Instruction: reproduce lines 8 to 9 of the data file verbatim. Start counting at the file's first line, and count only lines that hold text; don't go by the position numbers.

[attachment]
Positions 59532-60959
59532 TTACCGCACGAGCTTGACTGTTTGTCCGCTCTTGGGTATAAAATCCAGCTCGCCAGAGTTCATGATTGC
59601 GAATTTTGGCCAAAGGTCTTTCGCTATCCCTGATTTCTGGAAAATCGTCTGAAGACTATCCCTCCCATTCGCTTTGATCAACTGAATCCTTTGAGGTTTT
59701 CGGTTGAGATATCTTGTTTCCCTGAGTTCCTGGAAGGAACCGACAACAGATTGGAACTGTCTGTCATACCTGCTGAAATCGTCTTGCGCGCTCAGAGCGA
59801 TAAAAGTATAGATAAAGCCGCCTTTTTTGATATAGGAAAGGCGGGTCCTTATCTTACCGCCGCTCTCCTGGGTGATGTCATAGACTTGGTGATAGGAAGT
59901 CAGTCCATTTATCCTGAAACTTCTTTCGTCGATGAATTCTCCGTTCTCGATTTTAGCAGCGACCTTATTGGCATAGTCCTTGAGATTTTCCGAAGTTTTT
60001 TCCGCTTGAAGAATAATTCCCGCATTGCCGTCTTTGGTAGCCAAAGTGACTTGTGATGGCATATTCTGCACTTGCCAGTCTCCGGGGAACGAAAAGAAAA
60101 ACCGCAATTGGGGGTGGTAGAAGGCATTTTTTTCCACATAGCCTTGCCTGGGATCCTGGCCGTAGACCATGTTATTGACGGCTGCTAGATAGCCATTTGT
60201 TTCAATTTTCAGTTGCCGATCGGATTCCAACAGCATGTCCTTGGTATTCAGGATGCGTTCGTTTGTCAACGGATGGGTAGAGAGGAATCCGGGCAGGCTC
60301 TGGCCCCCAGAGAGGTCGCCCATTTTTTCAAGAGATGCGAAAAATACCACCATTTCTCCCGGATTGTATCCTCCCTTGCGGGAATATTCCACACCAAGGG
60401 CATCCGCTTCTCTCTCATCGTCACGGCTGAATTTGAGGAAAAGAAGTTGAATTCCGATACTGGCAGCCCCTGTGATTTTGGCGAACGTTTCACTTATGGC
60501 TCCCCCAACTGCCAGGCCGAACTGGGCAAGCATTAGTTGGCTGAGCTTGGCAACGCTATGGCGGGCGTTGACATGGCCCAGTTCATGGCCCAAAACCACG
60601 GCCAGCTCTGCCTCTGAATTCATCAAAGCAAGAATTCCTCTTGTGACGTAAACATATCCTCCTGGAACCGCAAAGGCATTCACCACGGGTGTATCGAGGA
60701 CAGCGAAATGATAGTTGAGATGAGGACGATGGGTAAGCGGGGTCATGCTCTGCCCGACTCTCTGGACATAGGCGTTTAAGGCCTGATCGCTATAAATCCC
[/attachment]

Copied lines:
60101 ACCGCAATTGGGGGTGGTAGAAGGCATTTTTTTCCACATAGCCTTGCCTGGGATCCTGGCCGTAGACCATGTTATTGACGGCTGCTAGATAGCCATTTGT
60201 TTCAATTTTCAGTTGCCGATCGGATTCCAACAGCATGTCCTTGGTATTCAGGATGCGTTCGTTTGTCAACGGATGGGTAGAGAGGAATCCGGGCAGGCTC